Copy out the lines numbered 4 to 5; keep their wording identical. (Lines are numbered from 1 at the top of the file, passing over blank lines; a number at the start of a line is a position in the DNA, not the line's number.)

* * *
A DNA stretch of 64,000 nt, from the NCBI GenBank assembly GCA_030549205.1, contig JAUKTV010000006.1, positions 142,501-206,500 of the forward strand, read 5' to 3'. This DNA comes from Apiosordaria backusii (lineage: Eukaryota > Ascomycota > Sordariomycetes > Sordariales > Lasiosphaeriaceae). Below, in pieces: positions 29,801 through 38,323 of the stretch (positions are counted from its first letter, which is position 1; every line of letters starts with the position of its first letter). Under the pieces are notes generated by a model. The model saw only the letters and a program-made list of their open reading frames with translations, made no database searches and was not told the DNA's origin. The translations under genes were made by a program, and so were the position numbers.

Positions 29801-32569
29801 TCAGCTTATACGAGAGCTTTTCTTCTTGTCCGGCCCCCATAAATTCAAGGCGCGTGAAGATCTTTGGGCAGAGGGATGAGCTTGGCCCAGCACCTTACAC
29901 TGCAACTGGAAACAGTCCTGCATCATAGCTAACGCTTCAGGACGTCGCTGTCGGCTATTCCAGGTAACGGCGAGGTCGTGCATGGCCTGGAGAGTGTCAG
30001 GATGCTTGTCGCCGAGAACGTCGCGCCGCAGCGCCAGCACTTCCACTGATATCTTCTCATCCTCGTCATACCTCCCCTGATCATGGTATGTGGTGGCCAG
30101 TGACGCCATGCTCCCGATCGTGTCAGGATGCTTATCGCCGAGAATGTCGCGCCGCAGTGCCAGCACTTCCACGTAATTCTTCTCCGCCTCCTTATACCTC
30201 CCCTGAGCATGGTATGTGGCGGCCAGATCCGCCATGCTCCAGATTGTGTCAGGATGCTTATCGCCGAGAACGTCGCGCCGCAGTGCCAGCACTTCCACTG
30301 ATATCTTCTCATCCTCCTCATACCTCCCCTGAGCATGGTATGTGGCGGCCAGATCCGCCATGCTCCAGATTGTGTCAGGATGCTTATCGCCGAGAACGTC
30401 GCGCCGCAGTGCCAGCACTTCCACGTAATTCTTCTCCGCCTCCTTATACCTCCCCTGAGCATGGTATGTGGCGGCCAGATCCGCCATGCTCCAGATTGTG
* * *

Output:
29901 TGCAACTGGAAACAGTCCTGCATCATAGCTAACGCTTCAGGACGTCGCTGTCGGCTATTCCAGGTAACGGCGAGGTCGTGCATGGCCTGGAGAGTGTCAG
30001 GATGCTTGTCGCCGAGAACGTCGCGCCGCAGCGCCAGCACTTCCACTGATATCTTCTCATCCTCGTCATACCTCCCCTGATCATGGTATGTGGTGGCCAG